It is divided into six diplomas corresponding to the scale of the Common European Reference Framework for Languages: A1, A2, B1, B2, C1 and C2. They are designed to assess the communicative skills of a candidate in a real-life situation, using authentic documents, rather than the linguistic and formal grammatical knowledge. Four skills are evaluated through two examinations: 1. collective examination: listening, reading, writing; and 2: individual examination: speaking. DELF B2 allows foreign students to obtain admission into a French university while a DELF B1-level in speaking and listening is required to apply for French citizenship.
Year 9 2017 French students helped the College win the inaugural Murray River Regional Language Perfect Competition in Term 4 of 2017. The Year 9 class took out the top class award, 12 of our students were in the top 25 with some students coming very close to top student! Trinity won the overall competition with a whopping 126,993 points – 100,000 points more than the second-ranked school!
From Performing Arts
Mrs Emma Mancer
As Trinity grows as a leading College in the border region, so do the opportunities we are able to offer our students. As we have in previous years, we are offering students access to a wide variety of peripatetic teachers to help enhance their academic studies.
Parents can co-ordinate lesson times and fees directly with the teachers and the college co-ordinates room timetables and performance opportunities. Students participate in a showcase evening throughout the year where they have an opportunity to share what they have learnt on their instrument of choice. Students also receive a small report assessing their progress throughout the year within their academic report at the end of each semester.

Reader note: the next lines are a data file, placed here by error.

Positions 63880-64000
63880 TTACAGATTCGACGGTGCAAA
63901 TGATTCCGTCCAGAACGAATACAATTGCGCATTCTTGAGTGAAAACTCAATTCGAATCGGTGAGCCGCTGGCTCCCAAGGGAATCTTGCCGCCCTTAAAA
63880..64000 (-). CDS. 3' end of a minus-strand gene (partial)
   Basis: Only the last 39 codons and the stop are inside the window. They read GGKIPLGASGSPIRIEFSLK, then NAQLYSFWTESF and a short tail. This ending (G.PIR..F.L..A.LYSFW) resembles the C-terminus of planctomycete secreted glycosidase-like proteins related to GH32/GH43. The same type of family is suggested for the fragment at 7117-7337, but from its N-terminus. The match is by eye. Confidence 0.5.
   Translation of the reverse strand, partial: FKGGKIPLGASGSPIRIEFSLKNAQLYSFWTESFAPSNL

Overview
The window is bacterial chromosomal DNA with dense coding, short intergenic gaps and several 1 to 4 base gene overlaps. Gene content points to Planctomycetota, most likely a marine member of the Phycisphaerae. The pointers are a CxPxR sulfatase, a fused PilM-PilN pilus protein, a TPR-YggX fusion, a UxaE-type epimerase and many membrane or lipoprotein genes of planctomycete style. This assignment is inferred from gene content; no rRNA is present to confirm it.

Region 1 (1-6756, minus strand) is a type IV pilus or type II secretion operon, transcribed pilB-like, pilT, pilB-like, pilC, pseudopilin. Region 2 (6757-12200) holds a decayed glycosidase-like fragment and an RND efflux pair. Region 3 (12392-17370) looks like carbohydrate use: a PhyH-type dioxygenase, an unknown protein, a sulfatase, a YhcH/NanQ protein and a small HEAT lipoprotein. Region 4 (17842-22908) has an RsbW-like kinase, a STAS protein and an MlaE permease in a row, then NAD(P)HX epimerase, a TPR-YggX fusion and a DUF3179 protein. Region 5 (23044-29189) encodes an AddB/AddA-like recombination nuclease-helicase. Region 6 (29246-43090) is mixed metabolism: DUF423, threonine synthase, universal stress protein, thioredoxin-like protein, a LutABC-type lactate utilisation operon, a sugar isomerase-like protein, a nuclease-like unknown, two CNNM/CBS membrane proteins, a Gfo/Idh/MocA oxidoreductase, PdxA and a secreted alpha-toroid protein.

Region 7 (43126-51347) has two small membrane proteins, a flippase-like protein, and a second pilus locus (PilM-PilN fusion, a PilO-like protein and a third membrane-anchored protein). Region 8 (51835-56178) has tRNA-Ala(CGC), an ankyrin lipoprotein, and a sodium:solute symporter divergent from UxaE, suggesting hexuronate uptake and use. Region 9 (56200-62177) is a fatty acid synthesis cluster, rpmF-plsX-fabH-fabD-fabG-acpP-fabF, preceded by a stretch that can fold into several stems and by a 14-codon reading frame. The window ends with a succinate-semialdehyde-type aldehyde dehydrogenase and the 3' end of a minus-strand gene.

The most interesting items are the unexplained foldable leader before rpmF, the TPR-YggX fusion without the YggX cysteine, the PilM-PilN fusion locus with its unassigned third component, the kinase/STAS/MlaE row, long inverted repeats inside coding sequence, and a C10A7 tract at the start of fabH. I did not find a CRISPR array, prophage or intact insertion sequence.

Please find a list of available teachers here.
Exciting Events in the Performing Arts 2018
We have a big year this year in the performing arts department with many events coming up and many opportunities for our students to extend themselves in the areas of music, drama and dance. Some of these include:
- 11 and 12 May: Senior School Play, The Crucible
- 30 May: Evening of Jazz
- 21 June: Senior School Concert
- 15-17 Aug: Middle Years Production – Seussical
- 4-9 Sept: Performing Arts Tour to Perth
- 24 Oct: Trinity Theatresports Challenge
- 7 Nov: Instrumental Showcase
- 22 Nov: Junior School Concert
Please contact me if you have any questions.
What an experience!
From time to time, we will feature some of the extraordinary things our students do outside their school life. This experience comes from Sidney White, Year 10, who went on exchange to Norway.
Going on an exchange, whether it be a linguistic or cultural experience, is a most incredible and life changing opportunity. You are able to go to school in another country, make amazing friendships that will last a lifetime and learn a whole new language and culture, completely different from your one in Australia.